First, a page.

Surge in Online Video Subscriptions. The number of households buying online video is surging. Netflix added almost 2 million US and 6.36 million international customers in the 4th quarter of 2017. That’s 18% more than the same quarter from a year earlier. There are also a growing number of vMVPD customers. At the end of last year CBS All Access has nearly 5 million customers. Showtime OTT also has nearly 5 million customers. Sling TV now has nearly 2 million customers. AT&T DirecTV hit the 1 million customer mark in December. PlayStation Vue reported 670,000 customers in mid-December. The new YouTube service has about 300,000. Hulu is also growing but doesn’t separately report it’s live TV customers from it’s video on demand customers (reported at 17 million total in December). Note that Hulu let’s customers buy one TV series or movies without needed a subscription.
Cellphone Data Usage Growth. According to the research firm NPD the average US smartphone now is used for an average of 31.4 GB per month of data. This is combined usage between cellular and WiFi data and is evidence that people are starting to really accept the small screen for video. This is up over 25% from a year earlier. The firm reports that video accounts for 83% of the usage.
The number of people willing to use a cellphone for video has also surged. NPD reports that 67% of cellphone users watched at least one video during the 3rd quarter of 2017, up from 57% in the 2nd quarter. Another research firm, Strategic Analytics reported that worldwide cellular data usage grew 115% in 2017, or more than doubled.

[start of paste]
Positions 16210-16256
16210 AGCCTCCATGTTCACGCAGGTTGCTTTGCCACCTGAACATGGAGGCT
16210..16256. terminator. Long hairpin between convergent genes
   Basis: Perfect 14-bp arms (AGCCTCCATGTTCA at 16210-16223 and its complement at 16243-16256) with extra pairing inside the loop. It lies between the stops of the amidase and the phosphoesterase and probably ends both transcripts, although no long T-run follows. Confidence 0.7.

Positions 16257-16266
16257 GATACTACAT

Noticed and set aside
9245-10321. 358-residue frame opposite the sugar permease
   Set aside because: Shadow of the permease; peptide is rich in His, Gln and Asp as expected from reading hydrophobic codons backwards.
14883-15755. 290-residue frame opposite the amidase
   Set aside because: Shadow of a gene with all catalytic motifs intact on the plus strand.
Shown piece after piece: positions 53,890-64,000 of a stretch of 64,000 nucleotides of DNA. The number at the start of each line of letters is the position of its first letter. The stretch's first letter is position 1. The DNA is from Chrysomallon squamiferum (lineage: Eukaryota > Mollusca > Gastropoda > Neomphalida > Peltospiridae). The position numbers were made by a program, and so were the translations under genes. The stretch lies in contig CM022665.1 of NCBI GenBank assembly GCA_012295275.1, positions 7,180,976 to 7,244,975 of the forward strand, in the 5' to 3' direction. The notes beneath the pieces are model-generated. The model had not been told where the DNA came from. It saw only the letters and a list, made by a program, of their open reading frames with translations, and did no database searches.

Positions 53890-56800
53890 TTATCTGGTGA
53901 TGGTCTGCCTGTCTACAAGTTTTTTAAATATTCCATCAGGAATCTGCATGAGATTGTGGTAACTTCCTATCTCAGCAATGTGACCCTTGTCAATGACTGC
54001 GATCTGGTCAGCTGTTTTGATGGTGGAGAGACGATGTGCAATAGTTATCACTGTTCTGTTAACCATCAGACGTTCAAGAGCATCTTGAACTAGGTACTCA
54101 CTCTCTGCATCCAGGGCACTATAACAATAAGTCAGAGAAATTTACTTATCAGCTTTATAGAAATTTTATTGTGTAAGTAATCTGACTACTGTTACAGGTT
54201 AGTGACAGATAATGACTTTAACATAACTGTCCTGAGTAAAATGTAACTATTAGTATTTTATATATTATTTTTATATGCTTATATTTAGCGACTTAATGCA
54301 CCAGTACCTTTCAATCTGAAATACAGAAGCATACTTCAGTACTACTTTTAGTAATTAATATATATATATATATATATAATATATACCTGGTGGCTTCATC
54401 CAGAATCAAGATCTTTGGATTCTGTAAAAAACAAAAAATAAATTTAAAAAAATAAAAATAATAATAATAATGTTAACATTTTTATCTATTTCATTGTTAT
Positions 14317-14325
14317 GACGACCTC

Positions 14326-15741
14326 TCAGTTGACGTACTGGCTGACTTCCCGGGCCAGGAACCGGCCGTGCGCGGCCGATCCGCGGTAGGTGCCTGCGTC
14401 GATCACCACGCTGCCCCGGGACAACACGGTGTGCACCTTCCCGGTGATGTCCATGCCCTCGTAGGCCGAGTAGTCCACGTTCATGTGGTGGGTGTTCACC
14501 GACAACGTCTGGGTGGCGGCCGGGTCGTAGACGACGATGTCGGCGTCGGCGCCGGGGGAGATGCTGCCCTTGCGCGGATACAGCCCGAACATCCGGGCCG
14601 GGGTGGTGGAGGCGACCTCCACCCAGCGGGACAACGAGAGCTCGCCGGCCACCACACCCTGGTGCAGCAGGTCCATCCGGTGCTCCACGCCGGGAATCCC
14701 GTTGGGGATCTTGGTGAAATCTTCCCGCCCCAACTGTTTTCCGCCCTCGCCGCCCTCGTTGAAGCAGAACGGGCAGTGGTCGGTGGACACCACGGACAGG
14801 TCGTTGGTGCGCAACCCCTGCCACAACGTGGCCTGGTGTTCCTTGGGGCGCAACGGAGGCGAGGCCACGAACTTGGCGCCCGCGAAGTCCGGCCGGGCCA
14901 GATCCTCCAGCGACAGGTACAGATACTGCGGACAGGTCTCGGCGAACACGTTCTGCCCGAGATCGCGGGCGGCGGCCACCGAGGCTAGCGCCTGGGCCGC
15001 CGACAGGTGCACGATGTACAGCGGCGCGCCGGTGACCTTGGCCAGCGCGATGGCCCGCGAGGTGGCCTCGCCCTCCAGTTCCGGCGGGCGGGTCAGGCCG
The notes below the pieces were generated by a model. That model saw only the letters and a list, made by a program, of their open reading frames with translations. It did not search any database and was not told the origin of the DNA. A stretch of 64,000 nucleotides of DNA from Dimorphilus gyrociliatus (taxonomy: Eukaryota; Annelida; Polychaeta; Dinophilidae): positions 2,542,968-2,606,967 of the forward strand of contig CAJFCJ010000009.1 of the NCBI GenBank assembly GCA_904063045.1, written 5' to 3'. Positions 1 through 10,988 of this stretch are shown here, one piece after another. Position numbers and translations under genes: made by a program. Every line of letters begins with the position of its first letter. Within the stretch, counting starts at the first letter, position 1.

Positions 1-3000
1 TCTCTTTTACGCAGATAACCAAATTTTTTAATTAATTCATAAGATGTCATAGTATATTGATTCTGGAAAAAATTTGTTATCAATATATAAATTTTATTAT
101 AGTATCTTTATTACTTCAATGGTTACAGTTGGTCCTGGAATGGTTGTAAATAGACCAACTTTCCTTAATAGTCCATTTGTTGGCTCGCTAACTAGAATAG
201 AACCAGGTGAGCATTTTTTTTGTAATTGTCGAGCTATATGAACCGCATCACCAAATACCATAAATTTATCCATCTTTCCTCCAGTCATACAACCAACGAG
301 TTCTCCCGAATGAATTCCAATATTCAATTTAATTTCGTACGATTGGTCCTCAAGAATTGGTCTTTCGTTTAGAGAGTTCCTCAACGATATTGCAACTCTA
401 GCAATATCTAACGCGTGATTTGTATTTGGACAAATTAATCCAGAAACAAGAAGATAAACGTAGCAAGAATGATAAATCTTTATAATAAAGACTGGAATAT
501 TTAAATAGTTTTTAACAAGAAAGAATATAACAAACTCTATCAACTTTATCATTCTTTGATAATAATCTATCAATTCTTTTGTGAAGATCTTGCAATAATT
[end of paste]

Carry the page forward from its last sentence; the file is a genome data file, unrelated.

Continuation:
Global Streaming Doubled in 2017. Conviva, which provides systems to monitor and analyze online usage also reports that online video content more than doubled last year. They report that there were 12.6 billion viewing hours of online video in 2017 measured across 2.4 billon viewing devices. They report that 58% of video viewing came from North America; 21% from Europe; 19% from Asia 2% from the rest of the world.
Satellite TV Taking the Brunt of Cord Cutting. For some reason cord cutting seemed to be hitting the two big satellite TV providers even harder than landline cable companies. Dish Networks and DirecTV together lost 4.7% of their subscribers in the fourth quarter of 2017. We can only speculate for the reasons for the shift. The bundles of the landline cable companies make it harder for customers to drop their cable subscription. But to offset this, many satellite customers are in rural areas where there is often not a good broadband alternative to cable. But perhaps the FCC’s CAF II and ACAM programs are speeding up rural broadband enough for households to consider cutting the cord. It should be noted that AT&T is pushing their DirecTV now product more than their satellite TV, which also might account for part of the shift from satellite TV.
Apple Jumps into Programming. Apple quietly has gotten into the programing business. They’ve allocated over $1 billion in 2018 for the creation of new content. They’ve landed some big-name talent such as Steven Spielberg, Jennifer Aniston and Reese Witherspoon for projects. Apple doesn’t have a content platform and the industry is buzzing with speculation on how they might market and distribute the content.
Pirated Video Content on Rise. Sandvine reports that 6.5% of North American households have accessed pirated video content in the last year. I’ve read reports from Canada of companies openly advertising pirated content, including providing settop boxes that can download IPTV content directly from the Internet. Yesterday’s blog talked about new efforts by content owners to force ISPs to enforce copyright infringement.